- A 7.5 magnitude earthquake occurred Friday evening local time on the Indonesian island of Sulawesi.
- The quake triggered a tsunami, according to Indonesia's geophysics agency.
- A 6.1 magnitude foreshock struck earlier in the day, killing at least one person.
A powerful 7.5 magnitude earthquake struck the Indonesian island of Sulawesi Friday evening just hours after a powerful, deadly foreshock, apparently triggered a tsunami that hit the coast minutes later.
The main tremor struck at 6:02 p.m. local time Friday evening (6:02 a.m. EDT) about 35 miles northeast of Donggala, Indonesia – a town of about 300,000 – according to the U.S. Geological Survey. Shortly after, a tsunami warning was issued by Indonesia's geophysics agency, then lifted.
It's believed the tsunami wave struck Donggala and Palu, a coastal town of about 330,000, after the alert was canceled. Hary Tirto Djatmiko, a spokesman for the agency, confirmed to the Associated Press that a tsunami occurred and more information would be released once it was gathered.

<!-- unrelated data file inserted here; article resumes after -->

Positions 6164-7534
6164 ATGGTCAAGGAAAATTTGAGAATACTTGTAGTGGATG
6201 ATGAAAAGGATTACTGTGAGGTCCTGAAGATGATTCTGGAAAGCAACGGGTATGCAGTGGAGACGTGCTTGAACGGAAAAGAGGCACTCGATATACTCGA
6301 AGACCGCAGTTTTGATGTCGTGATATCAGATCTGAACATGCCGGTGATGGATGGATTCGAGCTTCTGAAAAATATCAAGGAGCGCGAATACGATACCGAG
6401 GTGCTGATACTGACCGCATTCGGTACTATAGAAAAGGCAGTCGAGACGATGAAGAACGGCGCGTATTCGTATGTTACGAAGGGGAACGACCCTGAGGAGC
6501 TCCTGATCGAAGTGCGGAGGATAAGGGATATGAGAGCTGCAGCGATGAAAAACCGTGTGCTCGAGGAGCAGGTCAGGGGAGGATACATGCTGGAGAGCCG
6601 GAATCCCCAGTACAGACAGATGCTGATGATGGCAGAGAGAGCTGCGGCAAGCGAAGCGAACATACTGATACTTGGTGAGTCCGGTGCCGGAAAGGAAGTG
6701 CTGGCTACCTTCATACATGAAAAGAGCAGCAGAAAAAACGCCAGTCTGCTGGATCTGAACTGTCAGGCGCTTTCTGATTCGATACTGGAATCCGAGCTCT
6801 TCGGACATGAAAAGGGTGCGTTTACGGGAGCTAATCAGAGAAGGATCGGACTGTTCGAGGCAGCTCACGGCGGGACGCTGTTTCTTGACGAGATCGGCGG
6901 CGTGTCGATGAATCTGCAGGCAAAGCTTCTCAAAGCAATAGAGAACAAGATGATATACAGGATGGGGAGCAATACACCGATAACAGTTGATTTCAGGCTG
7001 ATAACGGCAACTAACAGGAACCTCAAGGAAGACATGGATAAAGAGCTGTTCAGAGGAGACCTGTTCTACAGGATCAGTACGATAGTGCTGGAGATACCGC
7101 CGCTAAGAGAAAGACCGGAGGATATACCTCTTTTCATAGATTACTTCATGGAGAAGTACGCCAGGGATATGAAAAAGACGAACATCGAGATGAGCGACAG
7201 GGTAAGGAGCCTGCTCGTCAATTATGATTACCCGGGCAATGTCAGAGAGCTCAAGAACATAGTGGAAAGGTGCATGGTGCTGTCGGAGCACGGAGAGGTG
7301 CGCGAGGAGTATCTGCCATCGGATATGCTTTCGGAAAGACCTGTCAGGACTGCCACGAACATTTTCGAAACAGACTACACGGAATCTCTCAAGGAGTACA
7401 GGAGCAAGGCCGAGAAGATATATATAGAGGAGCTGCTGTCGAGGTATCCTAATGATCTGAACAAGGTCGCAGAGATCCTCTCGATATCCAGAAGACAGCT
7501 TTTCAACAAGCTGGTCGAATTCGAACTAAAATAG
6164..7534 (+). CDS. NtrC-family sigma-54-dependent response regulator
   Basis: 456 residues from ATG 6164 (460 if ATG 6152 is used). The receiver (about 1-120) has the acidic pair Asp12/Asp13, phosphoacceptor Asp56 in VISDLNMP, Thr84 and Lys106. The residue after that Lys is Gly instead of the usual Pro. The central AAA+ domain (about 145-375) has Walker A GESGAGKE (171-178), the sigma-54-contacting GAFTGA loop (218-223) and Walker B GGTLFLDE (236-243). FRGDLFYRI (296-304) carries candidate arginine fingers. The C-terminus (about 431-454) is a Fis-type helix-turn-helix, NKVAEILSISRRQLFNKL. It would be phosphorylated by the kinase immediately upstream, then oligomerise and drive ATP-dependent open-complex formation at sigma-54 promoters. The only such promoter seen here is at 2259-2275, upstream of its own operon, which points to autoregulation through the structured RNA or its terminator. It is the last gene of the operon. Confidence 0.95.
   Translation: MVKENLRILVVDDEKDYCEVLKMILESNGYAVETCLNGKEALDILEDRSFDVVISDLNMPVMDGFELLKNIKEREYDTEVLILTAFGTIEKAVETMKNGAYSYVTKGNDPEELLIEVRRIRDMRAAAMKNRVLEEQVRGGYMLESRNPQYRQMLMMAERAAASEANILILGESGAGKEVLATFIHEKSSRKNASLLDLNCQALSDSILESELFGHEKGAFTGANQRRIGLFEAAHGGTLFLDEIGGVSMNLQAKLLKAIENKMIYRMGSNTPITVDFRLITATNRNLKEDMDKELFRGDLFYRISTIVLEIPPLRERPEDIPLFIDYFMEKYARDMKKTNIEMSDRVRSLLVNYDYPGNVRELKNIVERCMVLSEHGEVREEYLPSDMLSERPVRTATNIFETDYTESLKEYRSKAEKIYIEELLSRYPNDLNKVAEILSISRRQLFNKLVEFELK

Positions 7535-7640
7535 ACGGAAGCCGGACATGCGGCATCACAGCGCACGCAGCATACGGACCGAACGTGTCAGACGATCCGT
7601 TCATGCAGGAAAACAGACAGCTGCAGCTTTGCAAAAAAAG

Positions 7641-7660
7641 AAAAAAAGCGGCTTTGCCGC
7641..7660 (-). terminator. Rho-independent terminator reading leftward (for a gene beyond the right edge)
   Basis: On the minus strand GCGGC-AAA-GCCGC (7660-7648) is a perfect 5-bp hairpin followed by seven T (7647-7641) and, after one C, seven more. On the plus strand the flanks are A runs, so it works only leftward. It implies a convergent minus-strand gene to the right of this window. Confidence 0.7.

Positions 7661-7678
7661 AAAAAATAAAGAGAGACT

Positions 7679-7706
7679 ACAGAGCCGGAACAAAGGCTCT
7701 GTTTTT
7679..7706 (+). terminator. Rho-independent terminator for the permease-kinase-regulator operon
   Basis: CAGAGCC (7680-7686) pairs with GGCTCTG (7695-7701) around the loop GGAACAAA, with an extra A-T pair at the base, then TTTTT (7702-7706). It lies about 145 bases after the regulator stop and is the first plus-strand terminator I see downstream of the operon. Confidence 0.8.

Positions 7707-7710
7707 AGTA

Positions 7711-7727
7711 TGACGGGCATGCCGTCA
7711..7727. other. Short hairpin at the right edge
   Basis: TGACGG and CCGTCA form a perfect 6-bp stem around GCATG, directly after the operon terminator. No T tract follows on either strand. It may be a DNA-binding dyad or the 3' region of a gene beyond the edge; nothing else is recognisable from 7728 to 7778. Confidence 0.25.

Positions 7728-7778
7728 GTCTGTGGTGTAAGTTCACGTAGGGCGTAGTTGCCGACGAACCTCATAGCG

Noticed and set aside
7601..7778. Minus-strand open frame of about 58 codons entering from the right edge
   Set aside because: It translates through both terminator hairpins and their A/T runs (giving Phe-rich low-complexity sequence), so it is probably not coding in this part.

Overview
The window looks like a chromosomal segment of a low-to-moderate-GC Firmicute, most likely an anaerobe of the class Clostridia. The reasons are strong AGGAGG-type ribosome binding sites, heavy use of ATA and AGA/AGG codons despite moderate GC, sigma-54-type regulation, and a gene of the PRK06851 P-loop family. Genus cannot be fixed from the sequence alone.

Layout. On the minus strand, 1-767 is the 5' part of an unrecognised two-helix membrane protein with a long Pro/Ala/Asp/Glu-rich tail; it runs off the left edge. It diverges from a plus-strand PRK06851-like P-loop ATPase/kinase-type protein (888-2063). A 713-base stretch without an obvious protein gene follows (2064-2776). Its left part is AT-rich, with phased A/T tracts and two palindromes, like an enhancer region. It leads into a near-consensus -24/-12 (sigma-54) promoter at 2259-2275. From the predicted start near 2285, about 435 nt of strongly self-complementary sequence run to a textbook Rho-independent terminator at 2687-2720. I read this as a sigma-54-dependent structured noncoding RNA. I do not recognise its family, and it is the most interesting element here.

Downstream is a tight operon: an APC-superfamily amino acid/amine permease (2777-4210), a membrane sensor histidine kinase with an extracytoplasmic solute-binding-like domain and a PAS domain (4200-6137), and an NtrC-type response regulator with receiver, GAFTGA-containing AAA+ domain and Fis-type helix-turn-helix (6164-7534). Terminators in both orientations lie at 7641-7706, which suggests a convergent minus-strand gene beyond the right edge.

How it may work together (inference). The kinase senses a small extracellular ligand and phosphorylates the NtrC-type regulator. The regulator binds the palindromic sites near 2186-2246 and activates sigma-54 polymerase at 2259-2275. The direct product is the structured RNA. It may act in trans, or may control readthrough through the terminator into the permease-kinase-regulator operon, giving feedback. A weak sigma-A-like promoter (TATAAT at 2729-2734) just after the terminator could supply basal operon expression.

Sutopo Purwo Nugroho, a spokesman for Indonesia's disaster management agency, told a local TV station that houses were carried away by the tsunami and families were missing, but darkness hindered the search Friday night.
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There were at least 10 foreshocks and aftershocks recorded at magnitude 5 or stronger on Friday.
The main quake was relatively shallow in preliminary observations – just 6.2 miles deep, according to the USGS. Earlier Friday, a 6.1 magnitude earthquake killed one person, injured several others and damaged dozens of homes, according to the AP.
"It happened while we still have difficulties in collecting data from nine villages affected by the first quake," an official with Akris, the local disaster agency, told the AP. "People ran out in panic."
The tremors came a month after a large earthquake killed hundreds on the island of Lombok, southwest of Sulawesi.
This is a developing story; please check back frequently for more information.
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